I'm getting ready to implement a new Nagios monitoring system at our soon-to-be-production server, and I'm using Nagios v3 this time. Because I sort of figured out the configuration on my own last time, and it grew in a very organic (read: unplanned) way, the config is a mess. That is going to be different this time, thanks to Nagios 3 Enterprise Monitoring. It's not an intro guide to Nagios, that's for sure. The first chapter deals with what's new. The 2nd chapter deals with streamlining the configuration for large installations. It's been very educational in teaching me how various hostgroups and service groups can work together to really make life easier for configuring monitoring.
After reading this book pretty much cover to cover, I decided that I needed to logically map out the various relationships of my services, to figure out the inheritance policies (Nagios supports multiple inheritance in configuration objects).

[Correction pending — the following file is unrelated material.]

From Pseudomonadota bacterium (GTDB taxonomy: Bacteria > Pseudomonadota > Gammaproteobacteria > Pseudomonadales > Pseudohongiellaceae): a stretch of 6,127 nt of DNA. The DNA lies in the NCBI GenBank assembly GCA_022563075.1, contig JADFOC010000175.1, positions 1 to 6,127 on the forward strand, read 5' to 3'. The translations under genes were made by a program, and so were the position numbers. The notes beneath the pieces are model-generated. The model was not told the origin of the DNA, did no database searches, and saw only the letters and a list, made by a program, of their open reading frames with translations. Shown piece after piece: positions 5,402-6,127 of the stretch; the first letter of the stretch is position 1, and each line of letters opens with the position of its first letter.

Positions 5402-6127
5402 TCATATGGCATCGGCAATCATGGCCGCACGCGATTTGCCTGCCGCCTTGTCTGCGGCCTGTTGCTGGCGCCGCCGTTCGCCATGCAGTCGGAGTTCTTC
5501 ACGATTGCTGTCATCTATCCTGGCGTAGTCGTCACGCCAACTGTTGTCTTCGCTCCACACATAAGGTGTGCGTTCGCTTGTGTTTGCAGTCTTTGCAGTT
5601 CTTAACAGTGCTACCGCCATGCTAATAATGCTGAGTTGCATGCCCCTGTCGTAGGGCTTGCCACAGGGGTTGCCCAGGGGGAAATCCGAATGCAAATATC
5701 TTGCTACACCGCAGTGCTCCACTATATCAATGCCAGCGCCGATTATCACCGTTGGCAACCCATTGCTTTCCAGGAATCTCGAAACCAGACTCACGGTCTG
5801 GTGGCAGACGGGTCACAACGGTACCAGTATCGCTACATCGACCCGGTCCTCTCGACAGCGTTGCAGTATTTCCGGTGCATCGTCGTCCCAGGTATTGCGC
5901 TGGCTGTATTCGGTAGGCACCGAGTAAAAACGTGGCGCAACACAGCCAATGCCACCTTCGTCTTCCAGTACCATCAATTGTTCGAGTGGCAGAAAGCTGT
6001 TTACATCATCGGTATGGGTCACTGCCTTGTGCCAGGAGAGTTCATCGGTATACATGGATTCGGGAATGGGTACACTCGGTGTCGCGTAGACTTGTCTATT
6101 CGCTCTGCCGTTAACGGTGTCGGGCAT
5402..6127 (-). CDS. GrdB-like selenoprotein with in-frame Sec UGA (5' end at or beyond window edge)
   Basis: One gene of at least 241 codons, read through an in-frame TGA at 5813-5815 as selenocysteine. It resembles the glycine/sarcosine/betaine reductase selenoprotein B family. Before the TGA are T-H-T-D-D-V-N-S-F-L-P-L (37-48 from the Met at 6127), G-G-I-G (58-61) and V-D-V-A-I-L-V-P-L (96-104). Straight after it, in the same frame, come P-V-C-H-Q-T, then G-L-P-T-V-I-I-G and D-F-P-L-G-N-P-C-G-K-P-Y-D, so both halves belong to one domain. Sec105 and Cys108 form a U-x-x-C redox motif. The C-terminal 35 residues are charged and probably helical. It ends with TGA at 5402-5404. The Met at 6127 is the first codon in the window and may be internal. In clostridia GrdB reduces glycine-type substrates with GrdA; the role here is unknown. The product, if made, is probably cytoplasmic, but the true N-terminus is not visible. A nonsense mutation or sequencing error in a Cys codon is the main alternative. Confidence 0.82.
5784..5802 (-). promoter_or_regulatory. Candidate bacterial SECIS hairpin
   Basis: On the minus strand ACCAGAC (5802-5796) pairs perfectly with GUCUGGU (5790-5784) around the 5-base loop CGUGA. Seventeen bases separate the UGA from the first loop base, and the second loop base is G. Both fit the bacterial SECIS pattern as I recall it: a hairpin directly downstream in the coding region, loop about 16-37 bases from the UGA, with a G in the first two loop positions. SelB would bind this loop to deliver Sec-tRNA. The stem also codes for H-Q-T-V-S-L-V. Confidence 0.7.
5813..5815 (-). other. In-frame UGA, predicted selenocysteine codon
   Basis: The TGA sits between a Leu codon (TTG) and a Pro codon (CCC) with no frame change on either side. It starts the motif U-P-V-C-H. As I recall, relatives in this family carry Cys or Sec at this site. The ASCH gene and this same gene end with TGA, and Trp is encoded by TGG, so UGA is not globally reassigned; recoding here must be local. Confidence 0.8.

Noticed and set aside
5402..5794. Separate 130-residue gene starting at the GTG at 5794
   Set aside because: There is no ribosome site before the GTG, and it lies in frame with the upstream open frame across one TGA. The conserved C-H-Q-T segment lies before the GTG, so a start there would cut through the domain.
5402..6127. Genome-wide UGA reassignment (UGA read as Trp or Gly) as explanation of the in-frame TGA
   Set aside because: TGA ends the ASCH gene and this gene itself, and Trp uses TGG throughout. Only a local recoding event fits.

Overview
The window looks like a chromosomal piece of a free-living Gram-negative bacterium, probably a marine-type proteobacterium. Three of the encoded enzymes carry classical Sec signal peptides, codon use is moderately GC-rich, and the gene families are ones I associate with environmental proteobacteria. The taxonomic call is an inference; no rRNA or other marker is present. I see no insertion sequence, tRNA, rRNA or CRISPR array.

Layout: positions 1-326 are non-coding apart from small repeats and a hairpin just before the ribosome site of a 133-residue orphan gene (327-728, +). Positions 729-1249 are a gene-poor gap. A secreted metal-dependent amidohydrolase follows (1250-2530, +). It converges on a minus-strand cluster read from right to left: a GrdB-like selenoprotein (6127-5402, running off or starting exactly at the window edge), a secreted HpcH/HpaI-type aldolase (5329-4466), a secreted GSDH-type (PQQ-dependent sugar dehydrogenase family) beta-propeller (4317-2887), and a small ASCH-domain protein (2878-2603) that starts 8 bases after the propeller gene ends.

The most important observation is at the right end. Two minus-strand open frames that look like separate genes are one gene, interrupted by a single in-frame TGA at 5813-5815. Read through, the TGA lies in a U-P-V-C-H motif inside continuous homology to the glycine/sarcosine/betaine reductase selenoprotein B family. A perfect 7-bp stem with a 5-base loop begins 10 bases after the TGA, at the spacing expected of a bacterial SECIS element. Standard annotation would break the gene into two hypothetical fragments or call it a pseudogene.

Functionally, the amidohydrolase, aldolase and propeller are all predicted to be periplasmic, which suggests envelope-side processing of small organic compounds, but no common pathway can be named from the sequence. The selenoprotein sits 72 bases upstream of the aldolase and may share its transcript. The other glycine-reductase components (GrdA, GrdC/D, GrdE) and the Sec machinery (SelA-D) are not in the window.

I started looking for a good free diagramming tool, first on Windows then on Linux. Windows was hopeless. I found lots that looked promising, but ended up being shareware. I don't have MS Office Pro on my personal laptop, so I didn't have Visio handy, and I wasn't going to buy a piece of software when I was sure that something good and free existed.
Giving up, I booted into Linux to see if anything I didn't know about was in synaptic. Of course not. The best diagramming solution in Linux is Dia, and I'm sorry to say it, but it's ugly. Really ugly. I'll use it if that's the only thing available and I'm just looking for something quick, but I won't like it.
I kept looking, and finally out of desperation I did a search for online applications, and I hit the jackpot. I found Gliffy. It's a flash diagramming application with built in stencils for all sorts of things, and the ability to add your own clipart. It'll even export to Visio.
I was impressed. It's free for personal use up to 5 public diagrams. You can pay $5/month for unlimited drawings and removing the ads, and there are corporate versions that have built in collaboration. It's easy to use, and it helped me a lot. Here's a drawing of some of my nagios groups:
If you're in the market for a cross-platform diagramming solution, you could do a lot worse than Gliffy.